Several weeks ago, I planned to cook a meal for one of Bob's friends, who prefers meat and potato style meals. I remembered a recipe for Sheperd's Pie from the Cook's Best Recipe cookbook. That seemed a good choice, because I love any excuse to make mashed potatoes. I don't know if there's some kind of genetic reason for loving them so much (I'm largely of Irish descent), but love them I do. I would choose mashed potatoes over any dessert. Unfortunately, I missed my chance to make this dish when I came down with a miserable case of conjuntivitis . But, yesterday I decided to go ahead and make it, mainly to get rid of the ground beef in the freezer, and to make the mashed potatoes.
Normally, Sheperd's Pie is made with lamb, but Cook's replaced it with ground beef. In Britain, using the ground beef would make this a cottage pie, as I understand it. Frankly, I think I would have preferred it with the lamb, because that has more flavor. But, Cook's came up with a way to make the beef taste "beefier"--by adding soy sauce and tomato paste, which did seem to spike the flavor. Of course, to me the most important thing was the mashed potatoes. These aren't regular taters either. They're stiffer than the usual breed, which made them a much better topping for this dish.
This really is an ideal dish for people who don't want to mess with many veggies. Basically, you have onions, carrots, green peas, and the potatoes. I started off sauteeing the onions and carrots in a little butter.
The potato topping is rich and very stiff, so that it holds up very nicely. Begin by spooning the potatoes around the rim of the baking dish and smoothing it down around the rim, sealing the meat mixture in, so that it doesn't bubble any of the juices out.
Heap the rest of the potato mixture on top and smooth it into a dome. Using a fork, make lines across the surface and paint with a beaten egg. The egg forms a nice crust that helps the topping hold its shape. Bake in the oven, and run it under the broiler for a couple of minutes.
One thing that bothered me was all the beef fat in the meat mixture. I'm not crazy about beef fat, as it seems to aggravate my acid reflux more than other kinds of fat. But, after I scooped out the first serving, the fat seeped out into the bottom of the dish, similar to what happens with meatloaf. I used some paper towels folded into a pad to sop up the oil, and soon it wasn't seeping grease anymore.
I didn't know if I would like this dish, because the meat mixture seemed rather bland to me as I was cooking it. It seemed odd not to be adding garlic or other flavorings to it. But, I discovered that the addition of the mashed potatoes seemed to make the whole thing work. Bob was quite happy with the dish, and he isn't a meat and potatoes man at all. This is quite a substantial dish. It's hearty and filling and I imagine that children would like it a lot.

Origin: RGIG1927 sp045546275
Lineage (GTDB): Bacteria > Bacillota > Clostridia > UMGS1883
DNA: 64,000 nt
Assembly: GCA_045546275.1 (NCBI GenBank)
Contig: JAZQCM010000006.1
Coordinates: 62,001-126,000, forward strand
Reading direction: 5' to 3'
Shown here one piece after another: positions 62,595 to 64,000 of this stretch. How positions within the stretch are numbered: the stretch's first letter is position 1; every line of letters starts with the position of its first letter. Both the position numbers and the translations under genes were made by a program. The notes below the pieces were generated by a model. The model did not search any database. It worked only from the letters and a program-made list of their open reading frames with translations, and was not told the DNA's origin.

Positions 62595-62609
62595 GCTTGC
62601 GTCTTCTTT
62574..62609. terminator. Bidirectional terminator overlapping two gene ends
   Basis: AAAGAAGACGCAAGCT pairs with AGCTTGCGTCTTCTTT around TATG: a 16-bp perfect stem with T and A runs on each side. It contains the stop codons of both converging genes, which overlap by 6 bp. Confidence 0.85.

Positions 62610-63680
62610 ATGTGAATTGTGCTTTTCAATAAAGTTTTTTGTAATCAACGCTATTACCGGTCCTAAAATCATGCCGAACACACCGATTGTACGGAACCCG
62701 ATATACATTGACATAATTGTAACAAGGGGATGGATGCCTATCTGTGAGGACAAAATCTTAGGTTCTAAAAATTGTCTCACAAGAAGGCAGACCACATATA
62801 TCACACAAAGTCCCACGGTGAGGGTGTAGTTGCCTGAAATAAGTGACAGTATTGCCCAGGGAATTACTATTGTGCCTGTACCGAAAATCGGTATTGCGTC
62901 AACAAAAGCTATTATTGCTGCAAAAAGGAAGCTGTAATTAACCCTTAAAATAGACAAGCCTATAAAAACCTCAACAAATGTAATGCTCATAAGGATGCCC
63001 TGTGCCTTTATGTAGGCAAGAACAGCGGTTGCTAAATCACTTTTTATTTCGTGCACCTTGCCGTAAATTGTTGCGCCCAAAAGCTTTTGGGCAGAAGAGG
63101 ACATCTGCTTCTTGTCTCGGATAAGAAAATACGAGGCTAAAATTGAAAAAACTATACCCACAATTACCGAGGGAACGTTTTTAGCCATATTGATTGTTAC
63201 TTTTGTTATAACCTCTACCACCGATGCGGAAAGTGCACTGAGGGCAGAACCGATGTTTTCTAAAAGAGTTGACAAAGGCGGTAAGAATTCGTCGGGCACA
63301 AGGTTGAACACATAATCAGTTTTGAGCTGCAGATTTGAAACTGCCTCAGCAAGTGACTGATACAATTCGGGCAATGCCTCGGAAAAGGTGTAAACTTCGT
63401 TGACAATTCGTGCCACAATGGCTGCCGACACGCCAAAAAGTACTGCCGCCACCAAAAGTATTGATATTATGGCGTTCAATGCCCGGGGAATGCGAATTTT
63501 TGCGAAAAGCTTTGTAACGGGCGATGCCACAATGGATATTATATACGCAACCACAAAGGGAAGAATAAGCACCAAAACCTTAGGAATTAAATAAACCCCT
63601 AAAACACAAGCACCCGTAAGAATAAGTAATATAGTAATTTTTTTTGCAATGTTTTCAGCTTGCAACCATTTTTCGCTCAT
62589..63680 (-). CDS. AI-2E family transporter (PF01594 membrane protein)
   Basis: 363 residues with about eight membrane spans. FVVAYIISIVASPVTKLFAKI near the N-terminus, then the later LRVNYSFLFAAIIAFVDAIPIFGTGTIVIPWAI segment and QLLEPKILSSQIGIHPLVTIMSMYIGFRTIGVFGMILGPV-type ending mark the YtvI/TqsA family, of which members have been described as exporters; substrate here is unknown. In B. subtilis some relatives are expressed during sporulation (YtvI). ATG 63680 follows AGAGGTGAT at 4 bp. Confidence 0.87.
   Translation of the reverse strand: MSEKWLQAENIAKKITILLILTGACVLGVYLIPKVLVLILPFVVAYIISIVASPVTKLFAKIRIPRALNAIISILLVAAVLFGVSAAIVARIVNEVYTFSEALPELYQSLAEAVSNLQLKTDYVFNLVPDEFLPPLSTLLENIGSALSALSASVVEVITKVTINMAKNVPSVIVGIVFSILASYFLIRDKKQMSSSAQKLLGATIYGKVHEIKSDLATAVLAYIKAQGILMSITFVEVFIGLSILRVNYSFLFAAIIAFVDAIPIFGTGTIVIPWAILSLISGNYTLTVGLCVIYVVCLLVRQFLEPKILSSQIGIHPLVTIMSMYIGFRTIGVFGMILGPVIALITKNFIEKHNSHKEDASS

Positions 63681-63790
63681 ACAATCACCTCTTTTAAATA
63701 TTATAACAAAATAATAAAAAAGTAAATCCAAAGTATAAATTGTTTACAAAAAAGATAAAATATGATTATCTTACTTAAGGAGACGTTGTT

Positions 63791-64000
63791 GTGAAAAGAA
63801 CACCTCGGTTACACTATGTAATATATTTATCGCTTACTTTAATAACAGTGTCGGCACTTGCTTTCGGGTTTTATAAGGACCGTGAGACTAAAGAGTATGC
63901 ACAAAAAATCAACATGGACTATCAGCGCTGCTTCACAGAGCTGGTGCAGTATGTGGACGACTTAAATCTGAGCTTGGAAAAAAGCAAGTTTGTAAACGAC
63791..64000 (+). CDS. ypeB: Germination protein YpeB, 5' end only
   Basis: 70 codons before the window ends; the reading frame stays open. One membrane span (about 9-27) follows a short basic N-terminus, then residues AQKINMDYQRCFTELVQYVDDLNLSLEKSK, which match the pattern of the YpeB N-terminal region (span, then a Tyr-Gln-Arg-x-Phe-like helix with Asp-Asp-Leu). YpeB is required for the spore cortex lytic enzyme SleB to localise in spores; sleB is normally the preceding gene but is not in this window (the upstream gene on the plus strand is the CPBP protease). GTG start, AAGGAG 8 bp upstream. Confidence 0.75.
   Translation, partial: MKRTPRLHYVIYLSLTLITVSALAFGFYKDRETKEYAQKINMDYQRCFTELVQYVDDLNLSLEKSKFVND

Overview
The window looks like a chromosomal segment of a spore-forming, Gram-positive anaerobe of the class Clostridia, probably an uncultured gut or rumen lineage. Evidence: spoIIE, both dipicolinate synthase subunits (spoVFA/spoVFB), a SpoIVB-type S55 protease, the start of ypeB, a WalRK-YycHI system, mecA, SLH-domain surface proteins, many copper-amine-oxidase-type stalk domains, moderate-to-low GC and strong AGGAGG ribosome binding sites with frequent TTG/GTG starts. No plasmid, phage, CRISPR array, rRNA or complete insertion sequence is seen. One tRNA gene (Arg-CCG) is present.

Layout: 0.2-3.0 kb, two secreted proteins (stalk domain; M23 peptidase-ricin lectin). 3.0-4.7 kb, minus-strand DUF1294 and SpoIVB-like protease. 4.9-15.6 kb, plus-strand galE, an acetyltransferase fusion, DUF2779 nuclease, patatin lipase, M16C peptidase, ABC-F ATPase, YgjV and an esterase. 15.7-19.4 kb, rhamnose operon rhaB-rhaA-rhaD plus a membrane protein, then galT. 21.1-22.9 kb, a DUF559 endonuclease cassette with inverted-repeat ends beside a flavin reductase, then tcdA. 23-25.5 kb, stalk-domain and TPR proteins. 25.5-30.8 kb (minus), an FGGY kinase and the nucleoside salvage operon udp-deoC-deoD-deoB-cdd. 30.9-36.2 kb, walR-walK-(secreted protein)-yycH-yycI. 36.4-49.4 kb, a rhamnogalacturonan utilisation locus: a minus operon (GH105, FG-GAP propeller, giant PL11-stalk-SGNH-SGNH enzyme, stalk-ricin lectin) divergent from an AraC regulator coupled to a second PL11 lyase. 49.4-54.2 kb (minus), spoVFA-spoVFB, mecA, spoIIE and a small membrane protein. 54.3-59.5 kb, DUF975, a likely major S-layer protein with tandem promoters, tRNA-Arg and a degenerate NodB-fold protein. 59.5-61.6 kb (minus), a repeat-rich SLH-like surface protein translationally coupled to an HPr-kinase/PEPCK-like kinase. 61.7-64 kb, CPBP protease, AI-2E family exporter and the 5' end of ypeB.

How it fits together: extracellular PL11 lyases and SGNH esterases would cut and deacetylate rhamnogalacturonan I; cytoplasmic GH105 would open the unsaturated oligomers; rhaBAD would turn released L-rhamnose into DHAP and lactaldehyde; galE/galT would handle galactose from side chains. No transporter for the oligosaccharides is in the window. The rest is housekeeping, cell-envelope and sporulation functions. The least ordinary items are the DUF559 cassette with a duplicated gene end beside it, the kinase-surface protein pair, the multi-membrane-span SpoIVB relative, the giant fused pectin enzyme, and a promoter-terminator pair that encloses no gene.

Sheperd's Pie (Cook's Best Recipe)
Serves 6 to 8
2 tablespoons unsalted butter
1 large onion, chopped fine
2 medium carrots , peeled and chopped fine
2 pounds 85% lean ground beef
Table salt and ground black pepper
5 tablespoons all-purpose flour
1 tablespoon tomato paste
1/4 cup heavy cream
1 3/4 cups low-sodium chicken broth
3/4 cup beer
2 tablespoons soy sauce
2 teaspoons minced fresh thyme leaves
1 cup frozen peas
2 1/2 pounds russet potatoes . peeled and cut into 2-inch pieces
2tablespoons unsalted butter , melted
1/3cup heavy cream , warmed
Ground black pepper
1 large egg , beaten
1. For the filling: Heat butter in large skillet over medium-high heat until foaming. Add onion and carrots and cook until soft, about 8 minutes. Add meat, 1/2 teaspoon salt, and 1/2 teaspoon pepper and cook, breaking up meat into small pieces with wooden spoon, until browned, about 12 minutes. Add flour and tomato paste and cook until paste begins to darken, about 1 minute.
2. Add cream and cook about 1 minute. Add broth, beer, soy sauce, and thyme and simmer over medium heat, stirring frequently, until mixture is thick but still saucy, 15 to 20 minutes. Remove from heat, stir in peas, adjust seasonings, and transfer to broiler safe 2-quart casserole dish.
3. For the topping: Adjust oven rack to upper-middle position and heat oven to 375 degrees. Bring potatoes, 1/2 teaspoon salt, and water to cover to boil in large saucepan over high heat. Reduce heat to medium-low and simmer until tender, 15 to 20 minutes. Drain potatoes, return to saucepan, and mash potatoes with butter and cream until smooth. Season with salt and pepper.
4. Spread potatoes over filling, using spatula to smooth top. Brush with egg and drag fork across top to make ridges. Bake until filling is bubbling, about 15 minutes. Turn on broiler and cook until top is golden brown, 3 to 5 minutes. Remove from oven and cool 10 minutes. Serve.